Fenrir Wolf

Fenrir, also called Fenris Wolf, or Vanagandr (which means “monster of the River Van”) is a mythological wolf in Norse mythology. The legend of Fenrir developed in the 13th century, and he has since been the subject of numerous poems, literary references, and artistic renditions.

Fenrir is among the most fearsome and troublesome creatures in Norse mythology. He was ascribed magical powers of prophecy, but he specialized in detecting bad omens. After his birth, Fenrir grew at an abnormally rapid rate. Because of his unusual growth rate and tendency toward troubling activities, Fenrir was ultimately captured and bound by a group of Norse gods. In retaliation for his torture, Fenrir bit off the hand of the god Tyr. For that action, he was forever deemed a ferocious and troublesome creature.

Fenris Wolf is the son of the god Loki and Angrboda, who is a goddess of the Underworld (or Hel). He is also a brother to the serpent named Jormungand. Loki is one of the most cunning gods in Norse mythology, and he has a reputation for being a trickster. He is a lesser-known god and considered one of the lowest in Norse mythology in terms of power and prestige. Angrboda is referred to as both a giantess and a goddess. She has dominion over the Underworld, which is a place where the dead are buried or hidden underground. She is depicted as a nasty goddess who is greedy, cruel, harsh, and unforgiving.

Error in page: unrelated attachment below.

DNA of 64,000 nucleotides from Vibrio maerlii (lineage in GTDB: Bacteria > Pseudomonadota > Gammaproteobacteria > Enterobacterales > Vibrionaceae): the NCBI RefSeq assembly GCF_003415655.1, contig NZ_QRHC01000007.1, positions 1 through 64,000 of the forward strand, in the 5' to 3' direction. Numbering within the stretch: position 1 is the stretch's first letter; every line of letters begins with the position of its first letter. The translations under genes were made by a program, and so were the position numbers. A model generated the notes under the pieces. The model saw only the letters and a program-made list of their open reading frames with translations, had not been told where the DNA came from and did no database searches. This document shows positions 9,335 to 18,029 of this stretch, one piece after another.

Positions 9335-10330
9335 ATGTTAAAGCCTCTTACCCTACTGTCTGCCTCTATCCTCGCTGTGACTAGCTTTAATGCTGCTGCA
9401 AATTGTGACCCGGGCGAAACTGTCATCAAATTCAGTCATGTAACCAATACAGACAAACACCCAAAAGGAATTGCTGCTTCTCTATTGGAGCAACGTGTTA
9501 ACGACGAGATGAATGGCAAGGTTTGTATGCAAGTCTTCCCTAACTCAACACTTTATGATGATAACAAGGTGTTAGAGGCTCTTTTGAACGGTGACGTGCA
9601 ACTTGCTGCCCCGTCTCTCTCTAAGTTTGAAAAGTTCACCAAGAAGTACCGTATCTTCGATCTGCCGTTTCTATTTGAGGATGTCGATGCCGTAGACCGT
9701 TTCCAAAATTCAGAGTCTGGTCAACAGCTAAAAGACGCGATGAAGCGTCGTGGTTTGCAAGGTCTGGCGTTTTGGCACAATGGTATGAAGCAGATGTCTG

In Norse legend, Fenris Wolf is very much a product of both parents. He is among the coldest and most cunning of all mythological creatures. Fenrir was devious from the start, and his wayward actions prompted concern among other Norse gods. According to legend, Fenrir was wrested from his parents and raised by Aesir gods, who wanted to raise him from birth to correct his devious ways. However, their attempts to control him failed. After the first unsuccessful chaining, in which Fenrir bit through the strong chain with minimal effort, the gods told him the chaining exercise was merely a game. But Fenrir, who was stronger than the Aesir gods realized, easily broke through the second set of chains. It was only Tyr, the bravest of the Aesir gods, who was finally able to hold Fenris Wolf with a strong enough tether. Fenrir lashed out in anger, and managed to sever Tyr’s arm in response to his actions. Fenrir was then reportedly chained to a boulder, from which he never escaped. Fenrir howled endlessly, and ultimately produced a river of saliva called Van, which flowed uninhibited from his mouth. Fenrir ultimately broke free from his boulder at Rangarok, and proceeded to destroy much of the Nine Worlds, including killing a god named Odin. Fenrir was ultimately killed by Odin’s sons.